DACA recipient – lawful presence continues through 10/14/2018

04/01/2018 Employer submits H-1B application Mexican citizen

DACA recipient – lawful presence continues through 10/14/2018

08/01/2018 H-1B application approved Mexican citizen

DACA recipient – lawful presence continues through 10/14/2018

9/20/2018 H-1B visa approved in Ciudad Juarez Mexican citizen

H-1B visa beneficiary

10/01/2018 Return to US with H-1B visa Mexican citizen

H-1B nonimmigrant

We hope that this post will help some Dreamers proceed further from their current status – it is important to note that once in H-1B status, there is often a path to lawful permanent residence and eventual US citizenship. If you believe that, like Alicia, you may be able to pursue H-1B status, we invite you to schedule a consultation with our firm, so that one of our attorneys can assess your eligibility for this benefit. We offer consultations via teleconference or Skype for prospective clients who are outside Chicago or Northern Virginia.

Please be aware that this post does not constitute legal advice.  The unique circumstances of each case must be examined individually before proceeding with any immigration application.

RAISE Act harms everyone, particularly in sponsoring senators’ states

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Brown rot

Citizens of the United States, how do you like the Chilean peaches in your local grocery store?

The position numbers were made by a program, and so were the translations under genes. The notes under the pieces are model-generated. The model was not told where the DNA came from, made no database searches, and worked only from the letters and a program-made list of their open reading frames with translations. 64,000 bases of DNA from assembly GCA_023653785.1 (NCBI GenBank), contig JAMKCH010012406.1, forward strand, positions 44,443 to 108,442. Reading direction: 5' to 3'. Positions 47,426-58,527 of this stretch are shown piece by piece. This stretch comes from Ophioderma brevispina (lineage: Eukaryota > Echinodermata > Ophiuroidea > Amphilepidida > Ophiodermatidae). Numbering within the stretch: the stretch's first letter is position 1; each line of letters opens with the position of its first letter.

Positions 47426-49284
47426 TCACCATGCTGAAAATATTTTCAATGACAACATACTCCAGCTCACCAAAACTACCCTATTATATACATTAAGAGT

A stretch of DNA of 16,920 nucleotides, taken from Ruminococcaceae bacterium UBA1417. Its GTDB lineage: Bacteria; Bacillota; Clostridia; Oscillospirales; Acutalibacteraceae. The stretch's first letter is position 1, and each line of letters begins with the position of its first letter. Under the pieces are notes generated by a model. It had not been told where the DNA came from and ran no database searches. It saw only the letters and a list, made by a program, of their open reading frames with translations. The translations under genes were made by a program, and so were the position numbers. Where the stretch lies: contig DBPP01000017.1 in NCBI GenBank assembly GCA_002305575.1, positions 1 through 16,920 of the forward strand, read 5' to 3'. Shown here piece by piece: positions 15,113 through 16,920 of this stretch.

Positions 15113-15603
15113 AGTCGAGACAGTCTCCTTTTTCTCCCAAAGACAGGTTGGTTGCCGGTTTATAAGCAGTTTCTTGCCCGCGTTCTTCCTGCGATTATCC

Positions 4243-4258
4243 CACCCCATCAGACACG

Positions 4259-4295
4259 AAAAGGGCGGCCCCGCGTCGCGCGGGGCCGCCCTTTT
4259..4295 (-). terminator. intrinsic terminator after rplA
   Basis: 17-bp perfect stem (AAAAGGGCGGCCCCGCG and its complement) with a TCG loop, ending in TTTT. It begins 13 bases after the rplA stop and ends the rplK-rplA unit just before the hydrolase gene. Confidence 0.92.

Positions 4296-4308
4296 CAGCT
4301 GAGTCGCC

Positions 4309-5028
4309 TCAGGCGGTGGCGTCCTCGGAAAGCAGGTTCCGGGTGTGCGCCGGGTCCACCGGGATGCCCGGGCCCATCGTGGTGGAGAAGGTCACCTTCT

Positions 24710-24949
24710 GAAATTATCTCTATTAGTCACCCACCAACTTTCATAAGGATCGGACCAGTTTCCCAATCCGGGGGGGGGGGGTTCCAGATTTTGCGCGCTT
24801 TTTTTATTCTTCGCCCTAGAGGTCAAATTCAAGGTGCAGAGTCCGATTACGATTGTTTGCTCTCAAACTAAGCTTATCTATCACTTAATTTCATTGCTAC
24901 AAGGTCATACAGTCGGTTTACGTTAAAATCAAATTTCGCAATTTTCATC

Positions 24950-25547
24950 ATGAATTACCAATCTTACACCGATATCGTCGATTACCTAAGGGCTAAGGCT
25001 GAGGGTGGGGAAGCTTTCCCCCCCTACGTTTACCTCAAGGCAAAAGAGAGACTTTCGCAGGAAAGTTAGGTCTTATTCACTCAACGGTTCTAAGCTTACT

Years ago, I lived in a suburb of Atlanta, and when I think of Georgia, I think of peaches, which are only a small part of the state’s $72 billion agribusiness industry.  Back in 2011, undocumented  farmworkers were fleeing the state due to increased government raids.  Bryan Tolar, president of the Georgia Agribusiness Council, noted that by April of that year, Georgia farms had already lost $300 million as unharvested crops rotted in the fields.

Georgia’s Governor at that time, Nathan Deal, created a program to use probationers to replace the immigrant workers.  But the program fizzled out almost before it started, as the new workers, unable to complete the backbreaking work in the hot sun, quickly walked off the job.

As current immigration law stands, it is almost impossible to fill farmworker jobs legally.  Allowing new, documented low-skilled workers seems like just the thing to solve the problem.

On August 2, 2017 Georgia Senator David Perdue stood proudly by the president’s side to unveil the RAISE Act that Senator Purdue, along with Senator Tom Cotton of Arkansas (whose state has a $16 billion farming industry), are introducing in the Senate.  The Act proposes a merit-based immigration system, so that highly educated immigrants who already speak English will be favored over those with lower skills and limited English.

Let’s set aside the fact that this proposal turns America’s founding principles on their head.  Instead, let’s look at the reasoning behind the proposal.